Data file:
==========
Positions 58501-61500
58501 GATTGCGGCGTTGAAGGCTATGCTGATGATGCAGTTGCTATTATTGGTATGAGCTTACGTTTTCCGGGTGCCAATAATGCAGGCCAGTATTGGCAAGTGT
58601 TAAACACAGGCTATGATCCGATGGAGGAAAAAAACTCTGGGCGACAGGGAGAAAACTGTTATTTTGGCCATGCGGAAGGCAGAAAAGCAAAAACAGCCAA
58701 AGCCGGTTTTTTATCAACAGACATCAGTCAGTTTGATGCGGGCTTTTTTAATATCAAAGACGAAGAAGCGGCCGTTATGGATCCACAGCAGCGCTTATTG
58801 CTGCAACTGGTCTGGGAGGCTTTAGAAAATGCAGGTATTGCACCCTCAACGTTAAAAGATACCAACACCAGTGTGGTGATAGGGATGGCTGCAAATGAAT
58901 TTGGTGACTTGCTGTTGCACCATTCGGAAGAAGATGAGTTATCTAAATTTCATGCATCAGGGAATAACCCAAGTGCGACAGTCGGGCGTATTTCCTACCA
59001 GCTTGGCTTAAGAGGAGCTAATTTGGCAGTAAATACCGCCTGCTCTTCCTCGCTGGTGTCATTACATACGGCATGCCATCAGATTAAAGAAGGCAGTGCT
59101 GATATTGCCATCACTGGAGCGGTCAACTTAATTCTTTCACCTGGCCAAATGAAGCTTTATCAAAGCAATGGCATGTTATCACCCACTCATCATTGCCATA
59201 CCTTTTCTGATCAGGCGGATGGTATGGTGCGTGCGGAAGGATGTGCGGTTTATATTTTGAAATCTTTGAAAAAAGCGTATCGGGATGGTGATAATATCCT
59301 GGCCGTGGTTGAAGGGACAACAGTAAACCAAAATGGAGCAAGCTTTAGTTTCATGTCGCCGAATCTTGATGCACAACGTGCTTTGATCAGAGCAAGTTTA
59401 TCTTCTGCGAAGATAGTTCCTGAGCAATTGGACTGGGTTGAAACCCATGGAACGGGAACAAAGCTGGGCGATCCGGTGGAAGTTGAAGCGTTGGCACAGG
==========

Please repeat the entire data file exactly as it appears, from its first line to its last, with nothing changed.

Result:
Positions 58501-61500
58501 GATTGCGGCGTTGAAGGCTATGCTGATGATGCAGTTGCTATTATTGGTATGAGCTTACGTTTTCCGGGTGCCAATAATGCAGGCCAGTATTGGCAAGTGT
58601 TAAACACAGGCTATGATCCGATGGAGGAAAAAAACTCTGGGCGACAGGGAGAAAACTGTTATTTTGGCCATGCGGAAGGCAGAAAAGCAAAAACAGCCAA
58701 AGCCGGTTTTTTATCAACAGACATCAGTCAGTTTGATGCGGGCTTTTTTAATATCAAAGACGAAGAAGCGGCCGTTATGGATCCACAGCAGCGCTTATTG
58801 CTGCAACTGGTCTGGGAGGCTTTAGAAAATGCAGGTATTGCACCCTCAACGTTAAAAGATACCAACACCAGTGTGGTGATAGGGATGGCTGCAAATGAAT
58901 TTGGTGACTTGCTGTTGCACCATTCGGAAGAAGATGAGTTATCTAAATTTCATGCATCAGGGAATAACCCAAGTGCGACAGTCGGGCGTATTTCCTACCA
59001 GCTTGGCTTAAGAGGAGCTAATTTGGCAGTAAATACCGCCTGCTCTTCCTCGCTGGTGTCATTACATACGGCATGCCATCAGATTAAAGAAGGCAGTGCT
59101 GATATTGCCATCACTGGAGCGGTCAACTTAATTCTTTCACCTGGCCAAATGAAGCTTTATCAAAGCAATGGCATGTTATCACCCACTCATCATTGCCATA
59201 CCTTTTCTGATCAGGCGGATGGTATGGTGCGTGCGGAAGGATGTGCGGTTTATATTTTGAAATCTTTGAAAAAAGCGTATCGGGATGGTGATAATATCCT
59301 GGCCGTGGTTGAAGGGACAACAGTAAACCAAAATGGAGCAAGCTTTAGTTTCATGTCGCCGAATCTTGATGCACAACGTGCTTTGATCAGAGCAAGTTTA
59401 TCTTCTGCGAAGATAGTTCCTGAGCAATTGGACTGGGTTGAAACCCATGGAACGGGAACAAAGCTGGGCGATCCGGTGGAAGTTGAAGCGTTGGCACAGG